It is that time of year when the stars align to give us an abundance of vegetable possibilities. It is also the time of year when desperate gardeners start slipping zucchinis into unlocked cars.
If you find yourself at either end of this situation, I've got a great recipe for you. It will take care of as many as six zucchinis, and a few other things that are in season right now.
This summer squash caprese noodle salad is adapted from Diane Sanfilippo's Practical Paleo cookbook. You can use a regular peeler to make it, but I would recommend either springing for a spiralizer (takes up a bit more space in your kitchen, so it's a bit more of a commitment) or a julienne peeler. I recommend either the Swissmar or Kuhn peelers if you purchase online. The only place I could find that sold them locally was the Good Food Store.
In the summer, we eat a lot of zucchini pasta at my house. It is my No. 1 defense against the onslaught of summer squash. It's also a great way to replace a grain with a vegetable. And it's how I trick my unsuspecting child and husband to eat more veggies. They've figured it out by now, but I can still blend pasta and z-pasta together and they are pretty darn happy.
This salad is great on its own, but feel free to add to it if you are trying to purge your fridge. I threw in scallions because I had such fresh, lovely ones on hand. When I made it at the office for lunch, I put some sliced turkey and ham on the side (with a dollop of mayo, too, because I am a mayo freak). Other additions include mozzarella, tomatoes or chunks of bread. I'm guessing a little kohlrabi wouldn't be bad, either. Maybe olives? There are tons of possibilities.
- photo by Genevieve Jessop Marsh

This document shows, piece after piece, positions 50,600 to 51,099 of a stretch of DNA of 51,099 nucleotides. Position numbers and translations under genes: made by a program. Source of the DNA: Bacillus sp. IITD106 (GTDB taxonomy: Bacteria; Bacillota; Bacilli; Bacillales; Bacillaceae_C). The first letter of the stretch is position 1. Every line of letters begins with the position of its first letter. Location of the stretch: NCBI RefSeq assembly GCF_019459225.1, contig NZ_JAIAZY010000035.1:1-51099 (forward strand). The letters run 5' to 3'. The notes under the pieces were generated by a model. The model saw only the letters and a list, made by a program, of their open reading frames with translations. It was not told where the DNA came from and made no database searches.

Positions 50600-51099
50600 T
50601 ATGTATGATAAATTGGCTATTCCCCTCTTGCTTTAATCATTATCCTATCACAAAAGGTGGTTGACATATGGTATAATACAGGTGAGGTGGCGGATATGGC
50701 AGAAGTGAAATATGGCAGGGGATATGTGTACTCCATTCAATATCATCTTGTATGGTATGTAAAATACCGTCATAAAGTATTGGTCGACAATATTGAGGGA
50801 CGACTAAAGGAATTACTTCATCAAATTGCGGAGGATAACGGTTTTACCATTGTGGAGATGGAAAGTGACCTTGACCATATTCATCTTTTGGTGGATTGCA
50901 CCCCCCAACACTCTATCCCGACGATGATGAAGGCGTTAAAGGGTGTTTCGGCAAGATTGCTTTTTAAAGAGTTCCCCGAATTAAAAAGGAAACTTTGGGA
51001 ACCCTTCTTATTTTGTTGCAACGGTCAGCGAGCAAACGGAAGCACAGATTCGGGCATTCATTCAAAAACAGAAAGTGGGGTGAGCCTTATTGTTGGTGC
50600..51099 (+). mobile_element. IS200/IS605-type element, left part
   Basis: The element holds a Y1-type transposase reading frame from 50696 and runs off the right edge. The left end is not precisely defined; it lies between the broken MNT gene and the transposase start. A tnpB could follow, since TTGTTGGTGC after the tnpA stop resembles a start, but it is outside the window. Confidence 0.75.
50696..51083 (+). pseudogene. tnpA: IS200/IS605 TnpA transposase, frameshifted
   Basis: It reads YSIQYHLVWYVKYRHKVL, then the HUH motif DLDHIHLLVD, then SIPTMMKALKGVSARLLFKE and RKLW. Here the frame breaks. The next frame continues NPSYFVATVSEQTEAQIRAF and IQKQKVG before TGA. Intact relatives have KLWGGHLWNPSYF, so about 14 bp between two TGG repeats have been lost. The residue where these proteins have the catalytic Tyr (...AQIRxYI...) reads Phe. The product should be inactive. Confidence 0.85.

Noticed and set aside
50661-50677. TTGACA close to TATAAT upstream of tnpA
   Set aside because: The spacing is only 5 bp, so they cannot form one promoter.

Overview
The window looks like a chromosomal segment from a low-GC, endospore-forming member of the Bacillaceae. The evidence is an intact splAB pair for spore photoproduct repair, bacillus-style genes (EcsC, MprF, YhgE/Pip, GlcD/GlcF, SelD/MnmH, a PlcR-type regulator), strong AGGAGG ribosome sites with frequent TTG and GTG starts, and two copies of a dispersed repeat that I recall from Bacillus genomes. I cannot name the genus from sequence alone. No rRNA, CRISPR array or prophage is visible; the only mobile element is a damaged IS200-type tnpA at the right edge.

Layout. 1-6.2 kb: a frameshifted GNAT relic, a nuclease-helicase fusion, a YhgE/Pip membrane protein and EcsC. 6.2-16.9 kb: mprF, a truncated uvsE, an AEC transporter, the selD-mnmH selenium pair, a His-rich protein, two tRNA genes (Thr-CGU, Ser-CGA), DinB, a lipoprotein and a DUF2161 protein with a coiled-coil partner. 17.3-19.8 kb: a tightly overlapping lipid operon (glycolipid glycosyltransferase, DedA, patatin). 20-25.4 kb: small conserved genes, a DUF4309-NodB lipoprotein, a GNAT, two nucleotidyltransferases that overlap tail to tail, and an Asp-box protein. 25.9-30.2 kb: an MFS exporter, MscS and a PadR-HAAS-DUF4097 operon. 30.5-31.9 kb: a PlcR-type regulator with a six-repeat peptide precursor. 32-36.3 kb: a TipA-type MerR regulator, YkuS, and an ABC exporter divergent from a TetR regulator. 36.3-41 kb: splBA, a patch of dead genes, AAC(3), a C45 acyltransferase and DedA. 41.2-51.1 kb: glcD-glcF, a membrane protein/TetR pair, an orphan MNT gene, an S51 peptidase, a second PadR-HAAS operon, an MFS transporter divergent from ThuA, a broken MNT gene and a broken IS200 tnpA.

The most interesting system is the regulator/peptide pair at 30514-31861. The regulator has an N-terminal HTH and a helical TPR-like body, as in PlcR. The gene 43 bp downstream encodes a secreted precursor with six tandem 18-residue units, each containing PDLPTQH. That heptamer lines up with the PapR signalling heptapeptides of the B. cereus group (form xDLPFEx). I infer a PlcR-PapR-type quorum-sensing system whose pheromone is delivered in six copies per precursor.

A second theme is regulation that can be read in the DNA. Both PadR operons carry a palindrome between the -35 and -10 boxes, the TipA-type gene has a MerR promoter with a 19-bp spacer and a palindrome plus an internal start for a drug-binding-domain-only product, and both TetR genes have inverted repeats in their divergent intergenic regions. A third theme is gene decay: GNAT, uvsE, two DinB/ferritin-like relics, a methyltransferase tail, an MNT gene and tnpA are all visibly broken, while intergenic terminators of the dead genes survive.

For the dressing:
1/4 cup olive oil
1/4 cup fresh basil (I've used dried in a pinch, just reduce to 4 teaspoons)
1 clove garlic, grated
1/2 teaspoon salt
Pepper to taste (I used white pepper, but black pepper is great too)
For the salad:
Around 5 cups "spiralized" or julienned zucchini or summer squash (I used 3 medium, plus 2 of the pattypan)
1 medium carrot, julienned, peeled or spiralized (when tomatoes come into season, you can use those instead)
1 scallion (optional)
Peel the zucchini; it helps make the noodles better.
Spiralize or julienne your zucchini. I spiralized mine, using the larger noodle setting. Set aside. If you want to get a bit of the water out of the zucchini beforehand, salt the zucchini noodles before you set them aside.
Combine dressing ingredients in a large bowl.
Peel the carrots right into the bowl with dressing.
If you opted to salt the zucchini, now's the time to take a clean rag, towel or paper towel and squeeze some of the water out into the sink.
Add the zucchini and toss with your hands. Grind a little fresh pepper on top. I added a few scallions here, too. Tastes great either way.
Eat right away, or stick in the fridge to let the flavors combine.
Genevieve Jessop Marsh is Garden City Harvest's community outreach director and contributes to The Real Dirt, the nonprofit's blog. For more Dirt, visit gardencityharvest.org.